Demand for GPS-enabled mobile phones will slow in 2009 but will avoid the fall in shipments expected to affect handsets generally.
At least that’s what ABI Research is predicting. It forecasts that feature-rich smartphones will post year-to-year unit growth through the current economic downturn.
For 2009 that translates into a climb in shipments GPS-enabled phones to 240 million units, an increase of 6.4 per cent over 2008.
This contrasts with a drop of 4—5 per cent for global handset shipments generally in 2009, according to a study by the researchers.
For the period through to 2014, the analysts suggest demand for smartphones will increase at an average annual unit shipment rate of 19 per cent.
ABI says this "surprising performance" will be driven by the ongoing demand for feature-rich smartphones, including the Apple iPhone 3G, RIM’s BlackBerry devices and Nokia N series phones among a growing list.
During the period, the report says GPS chipsets will continue to penetrate this segment; nine of every ten smartphones will contain GPS ICs in 2014, compared with one in three in 2008.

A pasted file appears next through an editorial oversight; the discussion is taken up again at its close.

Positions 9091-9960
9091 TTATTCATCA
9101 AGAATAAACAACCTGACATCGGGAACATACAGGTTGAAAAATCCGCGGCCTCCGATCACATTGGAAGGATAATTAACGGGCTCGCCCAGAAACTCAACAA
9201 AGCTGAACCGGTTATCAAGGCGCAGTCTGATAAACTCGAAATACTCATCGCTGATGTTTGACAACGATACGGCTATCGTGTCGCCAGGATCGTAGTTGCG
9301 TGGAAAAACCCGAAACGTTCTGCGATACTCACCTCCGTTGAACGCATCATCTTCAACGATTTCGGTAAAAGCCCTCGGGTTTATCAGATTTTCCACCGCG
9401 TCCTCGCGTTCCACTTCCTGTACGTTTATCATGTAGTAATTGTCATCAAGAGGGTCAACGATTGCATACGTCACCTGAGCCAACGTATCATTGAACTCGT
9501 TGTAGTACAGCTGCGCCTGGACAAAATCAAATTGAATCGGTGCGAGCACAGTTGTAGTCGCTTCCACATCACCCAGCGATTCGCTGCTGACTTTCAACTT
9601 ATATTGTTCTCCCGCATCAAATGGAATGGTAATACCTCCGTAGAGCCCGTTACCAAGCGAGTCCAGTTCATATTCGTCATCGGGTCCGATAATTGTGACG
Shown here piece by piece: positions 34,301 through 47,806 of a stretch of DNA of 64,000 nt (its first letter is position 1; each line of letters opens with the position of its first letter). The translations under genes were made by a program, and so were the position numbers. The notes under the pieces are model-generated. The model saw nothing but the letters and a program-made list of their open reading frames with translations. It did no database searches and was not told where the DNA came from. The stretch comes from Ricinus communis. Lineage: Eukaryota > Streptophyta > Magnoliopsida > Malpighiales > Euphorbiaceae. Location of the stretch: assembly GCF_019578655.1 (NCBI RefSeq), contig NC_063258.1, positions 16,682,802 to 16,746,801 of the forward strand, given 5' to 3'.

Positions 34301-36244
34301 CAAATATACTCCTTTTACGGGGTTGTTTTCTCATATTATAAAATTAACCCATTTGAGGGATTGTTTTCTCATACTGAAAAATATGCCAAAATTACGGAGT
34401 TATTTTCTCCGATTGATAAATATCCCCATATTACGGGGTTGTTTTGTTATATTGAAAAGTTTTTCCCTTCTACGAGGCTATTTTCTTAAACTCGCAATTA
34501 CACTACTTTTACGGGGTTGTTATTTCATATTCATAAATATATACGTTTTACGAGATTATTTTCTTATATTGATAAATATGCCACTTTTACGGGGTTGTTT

George Perros, senior analyst with ABI Research, said that falling component prices and increasing consumer awareness of handset locationcapabilities will keep demand for GPS-enabled phones healthy, in spite of the slumping global economic picture.
Other factors that will continue the trend toward the inclusion of GPS functionality in handsets include the spread of open source operating systems such as Google’s Android.
It provides application specific interfaces (APIs) that allow software developers to create location-based content for mobile devices.
The report also highlights the continuing emergence of navigation and map-based applications for handsets.
"As the quality of positioning technology in handsets improves and the cost of including it declines, GPS location technology will approach the status of a standard device feature," said Perros.
"We are approaching the point where location awareness will be synonymous with smart devices, a point where personal navigation, social spatial knowledge, and location-specific contextual information will be assumed handset capabilities."
If accurate, the report’s predictions will certainly be welcomed by smartphone manufacturers.
We’d be interested in hearing your view on the figures.